The byproducts of combustion of fossil fuel depend, to a degree, upon the specific fuel and how it is burned. Typical byproducts include the following:
- Carbon Monoxide (CO)
- Carbon Dioxide (CO2)
- Nitrogen Dioxide (NO2)
- Nitric Oxide (N2O)
- Volatile Organic Compounds (VOCs)
- Hydrocarbons (HCs)
Consider that burning one gallon of gasoline emits ~8.8 kg of CO2.
This is in stark contrast to hydrogen. Combusting hydrogen (H2) with air will only emit NOx — and there are methods to capture and minimize that. However, the true star is the hydrogen fuel cell, where the only byproduct of operation is water vapor. This chemically pure water can be put down the drain, released outside, or even reused to help clean the floors at some facilities.
Green Hydrogen Safety
Not only is green hydrogen sustainable, but hydrogen safety standards are also developed, mature, and effective, according to the Department of Energy (DOE).
Experts and regulators agree that when handled appropriately, hydrogen is a far safer fuel than those currently in use today, according to Washington State University professor Dr. Jacob Leachman. In fact, the U.S. Department of Energy’s Hydrogen and Fuel Cells Technologies Office stated “a number of hydrogen’s properties make it safer to handle and use than the fuels commonly used today,” including gasoline, natural gas, uranium, jet fuel, and diesel.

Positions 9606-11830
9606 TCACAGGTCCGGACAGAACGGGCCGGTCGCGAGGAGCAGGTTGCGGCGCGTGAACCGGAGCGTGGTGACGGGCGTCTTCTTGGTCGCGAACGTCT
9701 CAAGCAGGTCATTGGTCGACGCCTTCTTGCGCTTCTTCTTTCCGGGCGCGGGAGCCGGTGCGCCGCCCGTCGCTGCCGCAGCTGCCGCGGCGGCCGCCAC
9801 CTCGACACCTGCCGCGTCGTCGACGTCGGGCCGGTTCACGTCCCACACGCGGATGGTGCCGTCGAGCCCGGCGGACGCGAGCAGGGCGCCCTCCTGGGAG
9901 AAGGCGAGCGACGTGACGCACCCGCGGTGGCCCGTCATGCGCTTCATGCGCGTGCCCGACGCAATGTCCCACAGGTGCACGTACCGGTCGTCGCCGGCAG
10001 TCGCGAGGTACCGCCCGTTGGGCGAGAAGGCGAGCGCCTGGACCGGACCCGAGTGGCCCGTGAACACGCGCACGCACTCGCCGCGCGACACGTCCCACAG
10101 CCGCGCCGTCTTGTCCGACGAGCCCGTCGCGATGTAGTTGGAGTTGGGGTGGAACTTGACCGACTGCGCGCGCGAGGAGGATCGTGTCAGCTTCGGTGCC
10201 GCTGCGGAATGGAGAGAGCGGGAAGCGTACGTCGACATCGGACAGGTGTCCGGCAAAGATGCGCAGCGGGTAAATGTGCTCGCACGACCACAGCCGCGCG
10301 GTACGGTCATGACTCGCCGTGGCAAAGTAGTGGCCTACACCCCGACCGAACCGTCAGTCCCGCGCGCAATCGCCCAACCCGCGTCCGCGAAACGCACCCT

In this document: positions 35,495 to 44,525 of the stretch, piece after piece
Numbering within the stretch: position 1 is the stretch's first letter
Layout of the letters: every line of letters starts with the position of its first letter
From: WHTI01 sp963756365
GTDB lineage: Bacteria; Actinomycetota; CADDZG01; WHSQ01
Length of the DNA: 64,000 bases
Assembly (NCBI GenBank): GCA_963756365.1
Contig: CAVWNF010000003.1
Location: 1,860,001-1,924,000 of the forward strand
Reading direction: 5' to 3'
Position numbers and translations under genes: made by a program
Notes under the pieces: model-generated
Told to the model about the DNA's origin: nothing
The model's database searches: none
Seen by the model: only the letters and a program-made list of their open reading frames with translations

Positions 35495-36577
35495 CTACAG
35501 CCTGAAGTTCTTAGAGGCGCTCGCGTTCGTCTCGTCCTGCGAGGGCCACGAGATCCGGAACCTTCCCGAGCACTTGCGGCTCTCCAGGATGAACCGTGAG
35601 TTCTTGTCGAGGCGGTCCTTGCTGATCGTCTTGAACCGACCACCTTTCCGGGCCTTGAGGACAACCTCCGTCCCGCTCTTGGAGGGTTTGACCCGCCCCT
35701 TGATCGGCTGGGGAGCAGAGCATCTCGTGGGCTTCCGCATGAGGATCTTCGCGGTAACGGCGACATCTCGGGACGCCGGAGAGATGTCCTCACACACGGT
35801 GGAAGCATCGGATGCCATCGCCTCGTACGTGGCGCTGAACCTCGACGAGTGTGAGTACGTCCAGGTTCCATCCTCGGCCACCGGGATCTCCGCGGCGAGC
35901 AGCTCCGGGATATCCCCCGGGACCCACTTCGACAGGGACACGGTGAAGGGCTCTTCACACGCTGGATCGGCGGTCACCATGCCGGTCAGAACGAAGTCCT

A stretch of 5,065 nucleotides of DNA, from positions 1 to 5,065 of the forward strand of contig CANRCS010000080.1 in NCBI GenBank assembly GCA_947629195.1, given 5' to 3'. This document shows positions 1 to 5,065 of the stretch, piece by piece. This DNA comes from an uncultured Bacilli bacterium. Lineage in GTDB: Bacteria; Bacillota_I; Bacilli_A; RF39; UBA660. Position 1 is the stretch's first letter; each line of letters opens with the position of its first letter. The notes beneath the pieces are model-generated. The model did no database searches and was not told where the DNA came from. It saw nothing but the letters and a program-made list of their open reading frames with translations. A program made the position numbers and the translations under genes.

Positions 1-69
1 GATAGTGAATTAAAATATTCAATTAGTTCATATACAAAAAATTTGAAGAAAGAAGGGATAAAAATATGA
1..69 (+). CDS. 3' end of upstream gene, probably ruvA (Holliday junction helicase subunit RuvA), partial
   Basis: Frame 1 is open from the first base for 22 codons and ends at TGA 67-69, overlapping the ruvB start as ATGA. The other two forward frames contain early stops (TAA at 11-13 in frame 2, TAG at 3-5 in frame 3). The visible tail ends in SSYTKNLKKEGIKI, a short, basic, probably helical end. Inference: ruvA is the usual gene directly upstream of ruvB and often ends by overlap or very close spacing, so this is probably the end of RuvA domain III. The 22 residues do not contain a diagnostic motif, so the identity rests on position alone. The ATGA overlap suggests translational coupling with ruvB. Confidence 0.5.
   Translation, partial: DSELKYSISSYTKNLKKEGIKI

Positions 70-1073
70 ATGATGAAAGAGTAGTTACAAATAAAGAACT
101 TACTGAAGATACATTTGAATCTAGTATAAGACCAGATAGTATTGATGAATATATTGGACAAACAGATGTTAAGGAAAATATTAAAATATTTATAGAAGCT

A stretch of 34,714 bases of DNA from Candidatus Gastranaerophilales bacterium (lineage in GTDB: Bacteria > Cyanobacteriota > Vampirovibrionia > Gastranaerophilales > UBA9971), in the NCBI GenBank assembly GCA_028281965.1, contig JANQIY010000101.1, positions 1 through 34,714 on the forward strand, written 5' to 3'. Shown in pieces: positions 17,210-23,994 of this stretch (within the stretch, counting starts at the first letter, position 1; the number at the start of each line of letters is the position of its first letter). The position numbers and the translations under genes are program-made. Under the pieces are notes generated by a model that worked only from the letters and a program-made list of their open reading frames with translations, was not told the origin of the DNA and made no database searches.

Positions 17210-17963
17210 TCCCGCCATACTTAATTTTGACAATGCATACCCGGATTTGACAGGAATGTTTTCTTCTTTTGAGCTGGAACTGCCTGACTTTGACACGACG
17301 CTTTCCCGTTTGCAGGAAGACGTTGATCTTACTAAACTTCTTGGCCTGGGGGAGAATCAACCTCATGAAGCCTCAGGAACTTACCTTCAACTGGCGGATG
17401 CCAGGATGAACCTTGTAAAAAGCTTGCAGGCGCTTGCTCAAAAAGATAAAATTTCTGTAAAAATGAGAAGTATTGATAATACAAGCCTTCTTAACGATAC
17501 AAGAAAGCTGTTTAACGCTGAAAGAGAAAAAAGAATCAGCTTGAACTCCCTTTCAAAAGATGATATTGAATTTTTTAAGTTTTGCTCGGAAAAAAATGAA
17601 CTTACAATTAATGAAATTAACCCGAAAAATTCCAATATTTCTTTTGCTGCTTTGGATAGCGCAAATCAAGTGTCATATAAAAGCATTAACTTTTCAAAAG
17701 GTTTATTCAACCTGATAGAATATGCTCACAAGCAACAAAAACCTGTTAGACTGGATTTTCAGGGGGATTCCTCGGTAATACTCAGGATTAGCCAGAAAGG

Aside from green hydrogen being produced solely from sustainable energy and only emitting harmless water as a by-product when used in a fuel cell, there are an abundance of hydrogen safety features which ensure production, distribution, storage, and use are as safe as possible.
The safety regulations, summarized here by the Fuel Cell & Hydrogen Energy Administration, are managed by governments, and regulated in accordance with third-party international hydrogen safety standards – making hydrogen a decarbonization solution with a safe, developed technical foundation. These include codes and standards around hydrogen infrastructure, on-road and fueling, first responder practices, fuel cell design, use in marine and aviation applications, and even for use in a fuel cell-powered bicycle.